Snell, Rays consider rookie year a success

Left-hander's final start cut short due to 1-hour, 16-minute rain delay

September 29th, 2016

CHICAGO -- looked as comfortable as a duck in water on Wednesday night when he made his final start of his rookie season in rainy conditions at U.S. Cellular Field.

The left-hander hails from the Seattle area, so he pitched in similar conditions on many occasions while growing up in the shadow of Mount Rainier.

"I enjoy pitching in the rain," Snell said. "... It doesn't bother me. I think it's an advantage. It's cold, it's windy, it's rainy. I don't feel like the hitters -- they're cold, they come in and out. I don't know, I feel like it's an advantage. It was hard for me to see a sign, so I know it was hard to see the ball."

Unfortunately for Snell, the 1-hour 16-minute delay due to those conditions brought an end to his first Major League season during the Rays' 1-0 loss to the White Sox.

"Coming in we made a decision, which was a smart decision, to get him out of there," Rays manager Kevin Cash said. "You know, if we're in a 15- or 20-minute delay, we probably think a little bit differently. But given that went over an hour. ... That stinks, because I know he was eager to get out there and continue pitching."

Snell said he "felt really good today."

"Probably about the best I've felt arm-wise and body-wise, so I wished it didn't rain and seen what would have happened," Snell said. "Just one of those days I guess."

Snell held the White Sox scoreless on one hit while striking out four over 2 2/3 innings before the rain caused delay. Once it stopped, took over and Snell's season was complete.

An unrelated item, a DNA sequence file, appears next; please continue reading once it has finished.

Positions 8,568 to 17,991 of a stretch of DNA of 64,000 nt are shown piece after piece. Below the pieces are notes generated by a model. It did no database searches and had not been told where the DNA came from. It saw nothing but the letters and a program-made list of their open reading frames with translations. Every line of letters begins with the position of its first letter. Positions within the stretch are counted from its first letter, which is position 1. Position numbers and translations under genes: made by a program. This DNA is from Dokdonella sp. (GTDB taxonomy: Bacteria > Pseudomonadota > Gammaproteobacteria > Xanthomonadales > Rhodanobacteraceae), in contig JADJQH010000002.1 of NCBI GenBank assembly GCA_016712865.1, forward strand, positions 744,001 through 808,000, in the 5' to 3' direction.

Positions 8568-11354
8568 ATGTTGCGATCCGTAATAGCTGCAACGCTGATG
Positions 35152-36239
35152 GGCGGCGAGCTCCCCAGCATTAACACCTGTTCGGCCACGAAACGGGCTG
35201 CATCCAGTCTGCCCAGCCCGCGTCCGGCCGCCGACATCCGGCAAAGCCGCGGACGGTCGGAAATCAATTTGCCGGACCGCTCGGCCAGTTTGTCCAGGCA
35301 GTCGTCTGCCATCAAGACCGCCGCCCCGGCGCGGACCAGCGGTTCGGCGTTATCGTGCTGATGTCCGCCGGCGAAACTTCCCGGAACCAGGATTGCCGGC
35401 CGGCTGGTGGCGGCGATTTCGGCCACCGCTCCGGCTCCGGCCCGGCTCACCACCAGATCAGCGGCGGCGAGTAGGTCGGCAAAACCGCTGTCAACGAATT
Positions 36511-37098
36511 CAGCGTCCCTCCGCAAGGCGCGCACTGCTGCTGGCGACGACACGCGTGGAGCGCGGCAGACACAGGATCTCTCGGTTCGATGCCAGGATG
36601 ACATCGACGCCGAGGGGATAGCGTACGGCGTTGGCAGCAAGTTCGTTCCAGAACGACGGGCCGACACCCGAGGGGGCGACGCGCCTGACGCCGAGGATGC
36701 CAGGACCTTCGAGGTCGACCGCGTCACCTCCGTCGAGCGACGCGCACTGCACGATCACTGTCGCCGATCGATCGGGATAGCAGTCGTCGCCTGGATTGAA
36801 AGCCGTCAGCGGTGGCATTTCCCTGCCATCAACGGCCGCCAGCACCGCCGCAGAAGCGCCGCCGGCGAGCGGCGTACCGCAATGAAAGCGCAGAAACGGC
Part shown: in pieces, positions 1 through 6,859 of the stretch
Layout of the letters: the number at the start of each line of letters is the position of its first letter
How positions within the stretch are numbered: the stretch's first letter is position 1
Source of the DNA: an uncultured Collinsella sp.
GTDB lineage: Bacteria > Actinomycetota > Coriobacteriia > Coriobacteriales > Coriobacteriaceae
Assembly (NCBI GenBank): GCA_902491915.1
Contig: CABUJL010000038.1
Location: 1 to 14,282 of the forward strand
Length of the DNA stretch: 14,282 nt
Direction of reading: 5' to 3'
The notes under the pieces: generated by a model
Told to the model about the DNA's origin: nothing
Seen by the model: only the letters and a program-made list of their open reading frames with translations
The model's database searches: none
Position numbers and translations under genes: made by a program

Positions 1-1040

The left-hander finishes his season 6-8 with a 3.54 ERA in 19 starts.

Among the other highlights of his season, he allowed just five home runs in 89 innings, which converts to 0.51 home runs per nine innings ratio. That ranked first among rookies and surpassed 's club rookie record of 0.58.

In addition, he struck out 98 in 89 innings, for a ratio of 9.91 strikeouts per nine innings.

Snell pitched into September for the first time and came away unscathed, despite throwing a career-high 152 innings between Triple-A Durham and the Majors. His previous high was 134.

"We're probably more excited about Blake now than we were his first start up here," Cash said. "We've seen him grow a little bit. We've seen him struggle. He's handled the bulk of those struggles, and he's still continued to evolve as a really good young starting pitcher."

Snell said he thought he experienced "a good learning year."

"I learned a lot from it," Snell said. "I'm just happy that I had an open mind. ... I feel like I gained a lot of knowledge from the time I came up to now."